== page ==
'Angry Guy' Ackman Pushes for New Chairman at Penney

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William Bill Ackman activist investor jc penney pershing square capital
Norm Betts/Bloomberg via Getty ImagesWilliam "Bill" Ackman, founder and CEO of Pershing Square Capital Management.
By Matthew J. Belvedere
and Scott Wapner


Activist investor and J.C. Penney independent director Bill Ackman is "an angry guy" responsible for tanking the company's stock, management expert Jeffrey Sonnenfeld said Friday, a day after all hell broke loose in the retailer's boardroom.

In a letter to Penney's board on Thursday, Ackman -- whose Pershing Square Capital Management is also one of the retailer's biggest investors -- voiced frustration that the process to fill the CEO job permanently hasn't advanced quickly enough.

In a subsequent letter Friday, Ackman demanded the company's board meet as soon as possible and that Chairman Tom Engibous be replaced. The company had no immediate comment on that latest demand.

"What you have is an angry guy going through his temper tantrums," Sonnenfeld said in a "Squawk Box" interview.
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"We've seen how [Ackman] can inspire the ire of Carl Icahn and get into a mud throwing spat ... akin to Rosie O'Donnell and The Donald. He's capable of the same kinds of things when he's on a board of directors. It's sort of a frat boy affect."

Back in April, Mike Ullman was brought back as chief executive to stem the sales plunge blamed on his predecessor Ron Johnson, who was plucked from Apple's retail side by Ackman in 2011 to turn the 111-year-old Penney into a trendier department store.

Sonnenfeld, a senior associate dean at the Yale School of Management, said that anybody behind the scenes at Apple (AAPL) would say it was Steve Jobs, not Johnson, who created and ran Apple's innovative stores. "[Penney] wrongly brought in Ron Johnson and ... Bill Ackman is the guy responsible for tanking this stock."

J.C. Penney (JCP) shares fell 4.4 percent to $13.05 early Friday, nearing lows last seen more than 10 years ago.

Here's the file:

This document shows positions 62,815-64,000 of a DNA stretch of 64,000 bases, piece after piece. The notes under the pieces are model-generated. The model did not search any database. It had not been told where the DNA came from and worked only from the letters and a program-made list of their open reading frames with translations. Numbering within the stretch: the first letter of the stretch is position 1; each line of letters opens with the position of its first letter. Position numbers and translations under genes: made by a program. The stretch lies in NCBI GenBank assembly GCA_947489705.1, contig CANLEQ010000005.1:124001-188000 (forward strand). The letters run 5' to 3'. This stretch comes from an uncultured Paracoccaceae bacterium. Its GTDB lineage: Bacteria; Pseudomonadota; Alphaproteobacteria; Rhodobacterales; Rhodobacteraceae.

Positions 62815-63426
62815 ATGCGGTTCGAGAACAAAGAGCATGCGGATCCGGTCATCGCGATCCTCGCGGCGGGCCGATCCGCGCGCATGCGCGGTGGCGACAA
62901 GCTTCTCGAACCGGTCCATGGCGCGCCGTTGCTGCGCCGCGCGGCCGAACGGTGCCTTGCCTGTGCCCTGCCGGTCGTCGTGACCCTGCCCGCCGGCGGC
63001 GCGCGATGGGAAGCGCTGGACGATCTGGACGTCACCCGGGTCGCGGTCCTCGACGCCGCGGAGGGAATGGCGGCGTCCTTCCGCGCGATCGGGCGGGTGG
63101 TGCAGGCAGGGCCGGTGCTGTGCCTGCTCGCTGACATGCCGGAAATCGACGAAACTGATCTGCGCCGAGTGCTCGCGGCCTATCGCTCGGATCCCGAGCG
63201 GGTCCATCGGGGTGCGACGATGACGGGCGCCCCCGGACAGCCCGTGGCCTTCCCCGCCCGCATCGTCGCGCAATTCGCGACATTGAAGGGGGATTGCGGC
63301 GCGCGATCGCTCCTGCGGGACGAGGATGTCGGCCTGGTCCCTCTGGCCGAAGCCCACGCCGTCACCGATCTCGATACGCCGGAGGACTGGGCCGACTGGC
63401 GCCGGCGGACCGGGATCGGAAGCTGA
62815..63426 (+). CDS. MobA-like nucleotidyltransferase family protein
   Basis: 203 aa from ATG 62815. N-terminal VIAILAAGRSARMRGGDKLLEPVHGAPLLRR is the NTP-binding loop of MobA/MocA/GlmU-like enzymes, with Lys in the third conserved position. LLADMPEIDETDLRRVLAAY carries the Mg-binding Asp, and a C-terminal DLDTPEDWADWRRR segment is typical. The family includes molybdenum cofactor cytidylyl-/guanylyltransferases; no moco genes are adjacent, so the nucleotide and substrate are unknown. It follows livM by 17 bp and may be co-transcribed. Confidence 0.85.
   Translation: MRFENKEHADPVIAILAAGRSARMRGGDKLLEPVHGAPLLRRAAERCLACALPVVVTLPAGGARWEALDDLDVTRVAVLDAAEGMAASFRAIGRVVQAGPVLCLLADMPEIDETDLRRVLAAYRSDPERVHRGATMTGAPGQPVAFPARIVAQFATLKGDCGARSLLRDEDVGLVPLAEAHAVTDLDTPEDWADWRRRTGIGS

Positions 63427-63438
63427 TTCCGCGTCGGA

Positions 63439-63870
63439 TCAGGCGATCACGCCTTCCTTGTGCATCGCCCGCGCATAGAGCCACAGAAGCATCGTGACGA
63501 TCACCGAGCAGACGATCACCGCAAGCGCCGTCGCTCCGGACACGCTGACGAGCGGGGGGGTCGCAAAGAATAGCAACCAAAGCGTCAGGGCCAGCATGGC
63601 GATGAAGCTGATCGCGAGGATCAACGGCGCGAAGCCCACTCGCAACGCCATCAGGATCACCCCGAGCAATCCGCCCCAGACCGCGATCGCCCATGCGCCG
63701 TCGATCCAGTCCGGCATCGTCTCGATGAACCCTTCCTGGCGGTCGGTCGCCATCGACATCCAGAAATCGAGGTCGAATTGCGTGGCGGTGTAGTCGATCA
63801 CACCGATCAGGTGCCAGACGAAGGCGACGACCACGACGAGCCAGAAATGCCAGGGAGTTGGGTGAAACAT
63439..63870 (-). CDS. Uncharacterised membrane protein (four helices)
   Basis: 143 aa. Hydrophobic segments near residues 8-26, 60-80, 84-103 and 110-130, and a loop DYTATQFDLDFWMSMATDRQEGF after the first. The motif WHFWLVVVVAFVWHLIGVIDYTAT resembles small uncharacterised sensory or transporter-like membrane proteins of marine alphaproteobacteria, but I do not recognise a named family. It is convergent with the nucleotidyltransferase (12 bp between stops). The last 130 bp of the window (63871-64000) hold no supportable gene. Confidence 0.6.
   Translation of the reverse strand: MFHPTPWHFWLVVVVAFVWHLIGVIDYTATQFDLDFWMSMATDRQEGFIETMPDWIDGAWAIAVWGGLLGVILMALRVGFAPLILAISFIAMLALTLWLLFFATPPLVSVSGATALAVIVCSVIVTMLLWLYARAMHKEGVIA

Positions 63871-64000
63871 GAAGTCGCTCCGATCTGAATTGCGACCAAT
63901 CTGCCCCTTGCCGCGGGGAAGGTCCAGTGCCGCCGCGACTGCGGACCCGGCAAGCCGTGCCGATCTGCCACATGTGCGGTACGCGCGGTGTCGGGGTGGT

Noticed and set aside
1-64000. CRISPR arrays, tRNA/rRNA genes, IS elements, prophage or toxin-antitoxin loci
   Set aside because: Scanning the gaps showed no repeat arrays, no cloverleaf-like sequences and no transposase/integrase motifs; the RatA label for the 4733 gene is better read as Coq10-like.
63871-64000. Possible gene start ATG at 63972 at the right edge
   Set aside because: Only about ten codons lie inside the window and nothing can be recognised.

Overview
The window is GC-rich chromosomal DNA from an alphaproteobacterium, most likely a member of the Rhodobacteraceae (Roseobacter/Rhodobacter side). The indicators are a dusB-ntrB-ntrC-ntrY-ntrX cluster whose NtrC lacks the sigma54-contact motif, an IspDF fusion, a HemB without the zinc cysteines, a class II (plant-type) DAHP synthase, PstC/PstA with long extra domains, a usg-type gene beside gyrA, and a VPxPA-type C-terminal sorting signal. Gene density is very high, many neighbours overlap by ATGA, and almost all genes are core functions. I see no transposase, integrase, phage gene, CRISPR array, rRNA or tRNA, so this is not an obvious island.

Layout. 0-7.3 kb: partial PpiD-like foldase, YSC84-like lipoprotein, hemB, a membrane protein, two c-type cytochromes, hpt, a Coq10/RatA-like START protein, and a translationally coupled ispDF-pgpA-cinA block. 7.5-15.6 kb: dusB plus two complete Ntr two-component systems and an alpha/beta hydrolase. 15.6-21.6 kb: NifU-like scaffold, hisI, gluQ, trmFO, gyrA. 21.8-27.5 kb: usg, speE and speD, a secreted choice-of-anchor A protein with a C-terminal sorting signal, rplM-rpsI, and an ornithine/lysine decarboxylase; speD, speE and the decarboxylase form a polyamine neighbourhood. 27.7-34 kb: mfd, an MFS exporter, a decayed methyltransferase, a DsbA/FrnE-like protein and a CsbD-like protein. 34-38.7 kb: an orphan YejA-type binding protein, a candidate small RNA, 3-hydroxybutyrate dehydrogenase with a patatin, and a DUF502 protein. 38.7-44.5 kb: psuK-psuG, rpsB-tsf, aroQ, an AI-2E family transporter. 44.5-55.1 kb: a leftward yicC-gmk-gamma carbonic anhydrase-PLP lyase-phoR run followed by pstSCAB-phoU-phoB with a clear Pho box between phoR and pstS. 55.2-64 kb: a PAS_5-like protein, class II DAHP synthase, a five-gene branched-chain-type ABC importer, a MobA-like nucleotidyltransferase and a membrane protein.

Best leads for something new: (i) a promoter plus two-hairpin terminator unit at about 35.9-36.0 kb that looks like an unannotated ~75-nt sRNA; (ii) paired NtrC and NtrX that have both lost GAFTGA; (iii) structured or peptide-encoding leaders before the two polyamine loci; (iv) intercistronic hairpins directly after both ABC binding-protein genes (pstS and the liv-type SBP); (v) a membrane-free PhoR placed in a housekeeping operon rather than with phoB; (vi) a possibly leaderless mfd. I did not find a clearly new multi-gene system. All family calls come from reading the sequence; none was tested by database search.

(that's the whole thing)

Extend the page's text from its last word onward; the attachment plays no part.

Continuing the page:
One analyst said the whole spat could keep the company from finding a new leader, provided it actually wants one.

"Sounds like a great working environment that will surely tempt a quality CEO," Stacey Widlitz, president of SW Retail Advisors, told CNBC.

In first his letter, Ackman advocated another management move -- claiming former Penney CEO Allen Questrom has conditionally agreed to return as chairman -- an assertion that Questrom told CNBC is not a done deal. He said he won't come back under hostile circumstances.

"[Questrom] is not the right guy for this job," Sonnenfeld said. "Allen Questrom served for three-and-a-half years, almost four years. What did he do as CEO? ... Almost the same thing as Ron Johnson, miss the customer base of J.C. Penney."

Meanwhile, Penney's current chairman Thomas Engibous said Thursday evening the board "strongly disagrees" with Ackman, and was "extremely disappointed" that his letter was made public. He also called Ackman's latest move "disruptive and counterproductive."

The fundamental rule of corporate governance, Sonnenfeld argued, is that all directors represent the full interests of the company. "You don't represent separate interest blocks. This is not a municipal city council meeting."


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'Angry Guy' Ackman Pushes for New Chairman at Penney

It was repeated so often that it became dogma: Ron Johnson's greatest sin was ditching the sales and coupons. Johnson himself called it a "mistake," and one of his last acts as CEO was to abandon his pricing strategy and bring back the coupons.

While many commenters cheered the coupon comeback, a few were more skeptical of the return to the old regime. In fact, many noted that the retailer was obviously just jacking up prices just so they could lower them again with discounts.